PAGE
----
Maybe it’s because I’m an adult now. Maybe it’s because, as both an adult and a man, I have too much experience with the larger complexities of the world. I can still laugh every time Homer does something foolish or Peter does something stupid. However, a part of me can’t help but contemplate the larger implications of bumbling dads.

Some of it has to do with double standards, which I’ve talked about many times before. Some of it deals with the struggles/inexperience in developing complex fatherly characters who aren’t blatant rip-offs of Superman, John McClane, Jack Baur, or Ward Cleaver. Most of it simply reflects a sentiment that I find frustrating at times.

Think, for a moment, about the dumbest, most hilariously idiotic antics in a show featuring bumbling dads. “The Simpson,” alone, should give plenty of content to draw from. With those antics in mind, contemplate what those antics say about the bumbling dad as a character and what it says about male characters, as a whole.

Whether he’s Homer Simpson, Peter Griffin, or a guy you know in real life who once threw up in a kiddie pool after doing shots of habenero sauce on a dare, the themes are fairly consistent. At the heart of every conflict in the story is a selfish, moronic, thick-headed guy who, if he didn’t have his wife and kids, would’ve been dead by now.

The bumbling dad isn’t just the catalyst for most of the conflicts in the show. He basically embodies the inherent ineptitude of men, as a whole. Whereas strong, independent women are celebrated as a trope of their own, the bumbling dad acts as a case study as to why men can’t function on their own. Unless they have a woman and a family to restrain them, they’ll collapse under the weight of their own stupidity.

It doesn’t just reflect poorly on male characters. It sends a pretty frustrating message to female characters as well, saying that women basically have to act as referees on top of being spouses and mothers. Their role, in the context of the bumbling dad trope, is to either clean up the mess or reign the man in before he does some serious damage.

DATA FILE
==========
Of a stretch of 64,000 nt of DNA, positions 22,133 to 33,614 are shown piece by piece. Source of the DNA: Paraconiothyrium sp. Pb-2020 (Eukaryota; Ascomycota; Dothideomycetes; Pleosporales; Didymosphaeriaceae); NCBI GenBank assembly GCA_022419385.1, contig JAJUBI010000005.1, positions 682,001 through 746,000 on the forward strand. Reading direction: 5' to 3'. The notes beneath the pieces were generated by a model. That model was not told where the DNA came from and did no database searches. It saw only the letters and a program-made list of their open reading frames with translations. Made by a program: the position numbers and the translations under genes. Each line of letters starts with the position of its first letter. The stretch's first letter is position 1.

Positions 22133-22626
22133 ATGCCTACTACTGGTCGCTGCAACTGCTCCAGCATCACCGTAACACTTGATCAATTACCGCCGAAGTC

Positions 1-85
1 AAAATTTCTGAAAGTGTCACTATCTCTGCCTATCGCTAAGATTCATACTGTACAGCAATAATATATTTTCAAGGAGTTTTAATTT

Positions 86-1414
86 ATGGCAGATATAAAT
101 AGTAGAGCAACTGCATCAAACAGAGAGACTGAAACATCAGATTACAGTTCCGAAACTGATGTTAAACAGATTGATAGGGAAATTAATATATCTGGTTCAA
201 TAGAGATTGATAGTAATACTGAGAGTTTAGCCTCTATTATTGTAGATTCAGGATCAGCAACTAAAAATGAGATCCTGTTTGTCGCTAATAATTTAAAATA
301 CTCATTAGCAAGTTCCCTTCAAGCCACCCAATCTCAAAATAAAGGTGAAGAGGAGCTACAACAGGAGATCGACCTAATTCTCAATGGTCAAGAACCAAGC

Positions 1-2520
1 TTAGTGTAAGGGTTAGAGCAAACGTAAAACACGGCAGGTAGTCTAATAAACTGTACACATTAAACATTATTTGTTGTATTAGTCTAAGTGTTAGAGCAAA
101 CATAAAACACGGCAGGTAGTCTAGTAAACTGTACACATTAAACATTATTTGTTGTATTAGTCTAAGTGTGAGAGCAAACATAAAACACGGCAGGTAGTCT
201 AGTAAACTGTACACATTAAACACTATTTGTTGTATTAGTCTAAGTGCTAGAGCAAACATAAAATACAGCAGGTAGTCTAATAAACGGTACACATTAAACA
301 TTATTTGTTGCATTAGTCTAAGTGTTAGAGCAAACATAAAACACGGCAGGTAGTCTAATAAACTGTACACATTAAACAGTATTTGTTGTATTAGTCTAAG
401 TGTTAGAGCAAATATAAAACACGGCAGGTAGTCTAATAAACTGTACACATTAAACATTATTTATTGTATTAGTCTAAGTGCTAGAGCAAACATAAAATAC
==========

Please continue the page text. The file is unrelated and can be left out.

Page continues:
In a sense, the bumbling dad is the catalyst for the nagging woman, a character not nearly as hilarious that can be every bit as frustrating. One causes all the chaos and problems in a story. The other whines about it and tries to limit the damage, often while failing to teach the bumbling dad any meaningful lessons that’ll help him be less bumbling.

Granted, there are some exceptions to that dynamic. Compared to Marge Simpson and Lois Griffin, Peggy Bundy from “Married With Childrencompletely subverts this trope. Then again, that whole show went out of its way to undermine every standard sitcom trope that ever existed. As I noted before, it’s the kind of show that could never be made today.

Those exceptions aside, the bumbling dad represents another point of frustration that has more to do with the implications of character development, as a whole. It’s a frustration that even plays out in other forms of media that don’t involve idiot married men who only still have their limbs because their wives won’t let them near fireworks.

When you take a step back and look at the kinds of roles bumbling dads have in so many narratives, you notice a number of recurring themes that don’t just reflect poorly on them as men and fathers. They also help enable a lot of the themes that reflect poorly on certain female characters as well.

Essentially, the bumbling dad is allowed to be an idiot with flaws, ineptitude, and shortcomings of all kinds. It’s okay that he make a fool of himself, getting hurt and causing all sorts of damage with his antics. When Al Bundy and his idiot male friends keep falling off a roof, it’s funny and entertaining. If a female character did that, though, that just wouldn’t have the same impact.